A Textbook Case of Coercion
It's all too easy to choose sides in the Tennessee lawsuit that the press is calling Scopes II. The plaintiffs are, after all, fundamentalists. They object to textbooks that praise the Renaissance for its emphasis on man's dignity and worth. "God is to be glorified, not man," says lead plaintiff Vicki Frost.
They think The Diary of Anne Frank is awful because Anne says people should have a religion—but doesn't specify that it should be Christianity. They criticize books that encourage children to use their imaginations—"Our children's imaginations have to be bounded," Frost told the court. In short, if you're a sophisticate looking for villains in a civilization-versus-barbarism melodrama, these Tennessee fundamentalists are the folks for you.
But Vicki Frost and her allies, in spite of their other views, are right this time. They don't want the government, through its public schools, to coerce their children to study books that subvert their dearest principles. To understand how they feel, simply imagine that Frost ran the schools, chose the textbooks, and suspended your children if they wouldn't, on principle, read them. An unpleasant thought.
What is most significant about this case, which both sides vow to fight to the Supreme Court, is that it may mark the beginning of the end of the myth of public education. Americans tend to have a rosy view of what public schools represent—a common experience, the unifying device that creates "one nation indivisible" and brings immigrants into the melting pot.
Once upon a time, this may have been true, but only because no one much worried about respecting cultural and religious differences. Jewish kids recited the Lord's Prayer; black children learned whites-only history; immigrants sank or swam in a sea of English. In the last 25 years, this attitude has changed. Now the public schools pretend they can be all things to all people, educating all, offending none, and still unifying the nation.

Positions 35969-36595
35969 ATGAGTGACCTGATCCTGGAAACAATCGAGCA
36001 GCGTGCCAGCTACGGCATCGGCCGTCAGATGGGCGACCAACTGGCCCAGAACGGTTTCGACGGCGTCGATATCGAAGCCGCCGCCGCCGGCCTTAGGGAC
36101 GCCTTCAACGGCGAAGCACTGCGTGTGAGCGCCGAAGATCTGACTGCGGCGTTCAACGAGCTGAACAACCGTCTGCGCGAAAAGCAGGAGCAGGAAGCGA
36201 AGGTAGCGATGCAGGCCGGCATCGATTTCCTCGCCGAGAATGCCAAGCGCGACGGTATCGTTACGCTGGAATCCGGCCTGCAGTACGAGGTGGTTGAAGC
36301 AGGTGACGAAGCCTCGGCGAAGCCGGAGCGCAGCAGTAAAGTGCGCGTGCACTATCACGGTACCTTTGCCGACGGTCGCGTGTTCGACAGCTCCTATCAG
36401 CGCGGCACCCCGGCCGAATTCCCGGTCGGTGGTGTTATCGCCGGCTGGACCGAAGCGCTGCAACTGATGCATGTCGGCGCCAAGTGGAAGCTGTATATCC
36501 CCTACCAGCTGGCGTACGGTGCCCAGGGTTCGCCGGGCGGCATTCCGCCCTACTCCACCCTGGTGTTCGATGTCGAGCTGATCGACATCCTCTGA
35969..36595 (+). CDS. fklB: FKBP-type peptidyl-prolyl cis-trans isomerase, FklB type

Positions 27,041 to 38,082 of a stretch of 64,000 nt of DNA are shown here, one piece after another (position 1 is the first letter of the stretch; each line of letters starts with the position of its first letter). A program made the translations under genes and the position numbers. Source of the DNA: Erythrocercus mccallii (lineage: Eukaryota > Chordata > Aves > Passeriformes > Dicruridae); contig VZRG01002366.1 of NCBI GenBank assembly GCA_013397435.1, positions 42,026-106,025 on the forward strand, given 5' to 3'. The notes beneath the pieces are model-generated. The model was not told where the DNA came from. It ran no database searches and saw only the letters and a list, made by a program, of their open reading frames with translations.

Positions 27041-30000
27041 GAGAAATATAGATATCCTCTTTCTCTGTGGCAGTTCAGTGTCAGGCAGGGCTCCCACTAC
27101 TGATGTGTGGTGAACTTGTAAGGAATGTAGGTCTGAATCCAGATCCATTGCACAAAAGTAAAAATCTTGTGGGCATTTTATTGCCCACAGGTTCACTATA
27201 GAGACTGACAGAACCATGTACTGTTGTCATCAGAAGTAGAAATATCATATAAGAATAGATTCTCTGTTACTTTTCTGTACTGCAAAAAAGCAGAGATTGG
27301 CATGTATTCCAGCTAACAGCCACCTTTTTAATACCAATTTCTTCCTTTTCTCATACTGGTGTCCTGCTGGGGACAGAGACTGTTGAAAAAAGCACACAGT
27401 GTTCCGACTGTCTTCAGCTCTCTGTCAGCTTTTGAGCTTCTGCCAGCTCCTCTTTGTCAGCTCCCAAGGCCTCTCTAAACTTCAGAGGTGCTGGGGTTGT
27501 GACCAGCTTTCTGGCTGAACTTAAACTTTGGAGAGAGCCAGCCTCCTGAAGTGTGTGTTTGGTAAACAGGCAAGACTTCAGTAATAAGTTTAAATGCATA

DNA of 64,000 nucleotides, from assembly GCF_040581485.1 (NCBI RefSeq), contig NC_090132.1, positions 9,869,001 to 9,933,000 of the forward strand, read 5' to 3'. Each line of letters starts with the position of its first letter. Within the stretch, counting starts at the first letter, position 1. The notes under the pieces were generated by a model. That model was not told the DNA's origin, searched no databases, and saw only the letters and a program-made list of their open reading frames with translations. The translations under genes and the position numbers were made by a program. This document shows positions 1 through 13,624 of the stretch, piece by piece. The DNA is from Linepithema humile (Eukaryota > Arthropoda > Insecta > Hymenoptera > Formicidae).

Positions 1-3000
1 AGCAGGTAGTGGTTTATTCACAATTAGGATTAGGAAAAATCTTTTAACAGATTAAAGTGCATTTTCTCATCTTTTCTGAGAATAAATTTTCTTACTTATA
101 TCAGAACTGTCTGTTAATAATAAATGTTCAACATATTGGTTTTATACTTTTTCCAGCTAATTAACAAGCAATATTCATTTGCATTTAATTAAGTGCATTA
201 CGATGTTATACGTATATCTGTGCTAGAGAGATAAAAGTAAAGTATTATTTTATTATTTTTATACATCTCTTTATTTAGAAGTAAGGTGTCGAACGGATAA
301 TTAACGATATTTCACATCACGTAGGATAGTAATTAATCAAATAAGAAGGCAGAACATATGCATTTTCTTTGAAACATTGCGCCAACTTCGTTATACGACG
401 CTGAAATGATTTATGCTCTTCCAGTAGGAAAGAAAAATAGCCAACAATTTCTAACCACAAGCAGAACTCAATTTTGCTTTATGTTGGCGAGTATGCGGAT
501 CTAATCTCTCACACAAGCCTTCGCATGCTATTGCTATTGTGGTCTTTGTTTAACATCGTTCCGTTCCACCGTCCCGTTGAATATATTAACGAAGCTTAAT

This is, of course, baloney. The public schools, by their nature, rely on coercion, of the mind as well as the wallet. And Vicki Frost has forced her opponents to admit it. She and the other plaintiffs want schools to offer different textbooks to accommodate the beliefs of all students.
Accommodate different beliefs? Why that would lead to chaos, cry public-school defenders. Everybody's got something he doesn't like. Better for the "weirdos" to take their kids elsewhere.
"We've agreed the books are contrary to their beliefs. That's not the issue," school-board attorney Timothy Dyk told reporters. "The issue is whether you can run a public school and accommodate these people."
To the court, Dyk said, "Sometimes the public schools are not the place for people with very pervasive religious beliefs and this is one of those cases." He undoubtedly thought he was helping his clients. But in confessing the dirty little secret of public education—that it expects private schools to take dissenters off its hands—he harmed his cause. For Vicki Frost and her friends have also asked the government to reimburse the money they've spent to send their kids to more acceptable private schools. And who knows where that might lead.
This article originally appeared in print under the headline "A Textbook Case of Coercion".